Musical Borrowing
An Annotated Bibliography

Individual record

[+] Roberts, John H. "The 'Sweet Song' in Demofoonte: A Gluck Borrowing from Handel." In Opera and the Enlightenment, ed. Thomas Bauman and Marita Petzoldt McClymonds, 168-88. Cambridge: Cambridge University Press, 1995.

The pastiche opera Demofoonte is attributed to Niccolò Jommelli in contemporary London reviews, but it contains music by many other composers, including many Gluck arias. Eighteenth-century reviews of the work also noted the similarity of the aria "Ogni amante," thought to be from a lost opera by Gluck, to a certain Handel minuet. Although the Gluck aria was also used in self-borrowing in his opera La Clemenza di Tito, it is the Issipile version that is used in Demofoonte and compared to Handel. Through thorough analysis current audiences can better understand the observations of the work's first audiences. Gluck also borrowed from Handel's Alessandro for his opera La Fausse Esclave. The differences between Handel opera excerpts and Gluck's aria showcase the composers' different strengths and weaknesses.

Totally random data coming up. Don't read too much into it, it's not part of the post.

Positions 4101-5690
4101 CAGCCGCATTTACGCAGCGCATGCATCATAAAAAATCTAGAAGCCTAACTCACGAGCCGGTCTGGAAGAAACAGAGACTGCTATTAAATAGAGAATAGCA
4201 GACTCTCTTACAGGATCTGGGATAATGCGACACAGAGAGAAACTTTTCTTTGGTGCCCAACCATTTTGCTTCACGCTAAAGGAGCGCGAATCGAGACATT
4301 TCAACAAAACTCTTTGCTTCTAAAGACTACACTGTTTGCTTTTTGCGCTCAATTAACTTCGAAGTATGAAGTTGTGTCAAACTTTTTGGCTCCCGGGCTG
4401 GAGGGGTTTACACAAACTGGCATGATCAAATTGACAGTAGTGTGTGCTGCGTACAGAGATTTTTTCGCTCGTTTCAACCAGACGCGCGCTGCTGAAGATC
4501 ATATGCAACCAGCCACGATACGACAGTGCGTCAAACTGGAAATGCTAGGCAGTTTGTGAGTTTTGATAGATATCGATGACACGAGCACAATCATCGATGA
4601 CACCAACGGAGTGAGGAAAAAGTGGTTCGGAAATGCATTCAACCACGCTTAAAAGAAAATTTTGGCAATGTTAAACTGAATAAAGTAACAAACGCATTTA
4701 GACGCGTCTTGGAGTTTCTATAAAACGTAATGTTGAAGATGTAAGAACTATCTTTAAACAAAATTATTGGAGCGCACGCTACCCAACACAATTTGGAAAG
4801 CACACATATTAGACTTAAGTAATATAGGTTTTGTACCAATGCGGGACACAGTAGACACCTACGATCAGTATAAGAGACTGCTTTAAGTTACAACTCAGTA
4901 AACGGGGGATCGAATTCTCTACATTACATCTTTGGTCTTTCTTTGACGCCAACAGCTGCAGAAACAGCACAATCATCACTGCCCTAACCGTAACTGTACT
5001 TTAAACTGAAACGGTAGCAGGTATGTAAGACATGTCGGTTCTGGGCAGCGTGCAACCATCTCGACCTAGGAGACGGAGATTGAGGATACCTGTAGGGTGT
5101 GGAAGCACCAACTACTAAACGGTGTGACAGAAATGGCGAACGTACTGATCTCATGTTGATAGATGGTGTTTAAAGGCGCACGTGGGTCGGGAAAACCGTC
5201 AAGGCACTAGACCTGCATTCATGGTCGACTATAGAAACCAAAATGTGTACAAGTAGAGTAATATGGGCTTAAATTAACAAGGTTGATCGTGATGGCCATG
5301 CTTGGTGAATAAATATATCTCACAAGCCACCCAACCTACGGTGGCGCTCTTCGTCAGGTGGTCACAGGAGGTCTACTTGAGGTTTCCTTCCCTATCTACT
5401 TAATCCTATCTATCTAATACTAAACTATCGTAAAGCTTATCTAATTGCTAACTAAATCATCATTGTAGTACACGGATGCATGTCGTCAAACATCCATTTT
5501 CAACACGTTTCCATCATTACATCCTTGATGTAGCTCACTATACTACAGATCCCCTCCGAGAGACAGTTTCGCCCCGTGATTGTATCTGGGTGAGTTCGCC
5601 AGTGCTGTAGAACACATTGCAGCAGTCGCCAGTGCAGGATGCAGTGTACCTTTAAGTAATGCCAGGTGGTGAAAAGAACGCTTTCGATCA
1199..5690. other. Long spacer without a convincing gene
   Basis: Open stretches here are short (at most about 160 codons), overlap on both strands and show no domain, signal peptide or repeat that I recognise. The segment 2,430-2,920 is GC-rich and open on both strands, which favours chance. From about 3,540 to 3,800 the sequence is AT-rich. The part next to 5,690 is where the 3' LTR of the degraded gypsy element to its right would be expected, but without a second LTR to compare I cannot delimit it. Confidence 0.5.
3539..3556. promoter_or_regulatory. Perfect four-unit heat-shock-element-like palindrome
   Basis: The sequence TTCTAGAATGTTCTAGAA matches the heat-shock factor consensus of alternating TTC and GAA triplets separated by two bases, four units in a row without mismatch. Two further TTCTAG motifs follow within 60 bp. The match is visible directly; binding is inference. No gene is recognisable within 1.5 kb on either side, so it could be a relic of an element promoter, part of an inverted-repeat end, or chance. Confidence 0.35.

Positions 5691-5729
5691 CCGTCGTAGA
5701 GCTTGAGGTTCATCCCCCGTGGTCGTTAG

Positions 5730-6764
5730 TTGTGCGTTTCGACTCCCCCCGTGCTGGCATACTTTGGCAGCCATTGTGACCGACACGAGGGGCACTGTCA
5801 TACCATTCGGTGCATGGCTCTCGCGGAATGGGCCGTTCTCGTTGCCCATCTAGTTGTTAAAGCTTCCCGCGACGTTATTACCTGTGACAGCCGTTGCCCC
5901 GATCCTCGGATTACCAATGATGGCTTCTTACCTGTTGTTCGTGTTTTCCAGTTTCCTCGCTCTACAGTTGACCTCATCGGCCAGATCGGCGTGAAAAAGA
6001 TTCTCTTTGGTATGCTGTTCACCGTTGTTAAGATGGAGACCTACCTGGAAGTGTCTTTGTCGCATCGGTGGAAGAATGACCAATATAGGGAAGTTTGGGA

Works: Niccolò Jommelli: Demofoonte (168-69); Gluck: "Se all'impero" from La Clemenza di Tito (169, 178-80), "Ogni amante" from Issipile (171-80), "Tendre Agathe" from La Fausse Esclave (180, 183-87).

Sources: Handel: Arianna in Creta (168-70), "Il cor mio" from Alessandro (180-83, 185); Niccolò Jommelli: "Padre sposa" from Cajo Mario (169); Johann Adolf Hasse "Or che salvo" from Arminio (169); Gluck: "Padre perdona" from Demofoonte (169-70), "Ogni amante" from Issipile (169-71, 178-80).

Index Classifications: 1700s

Contributed by: Danielle Nelson

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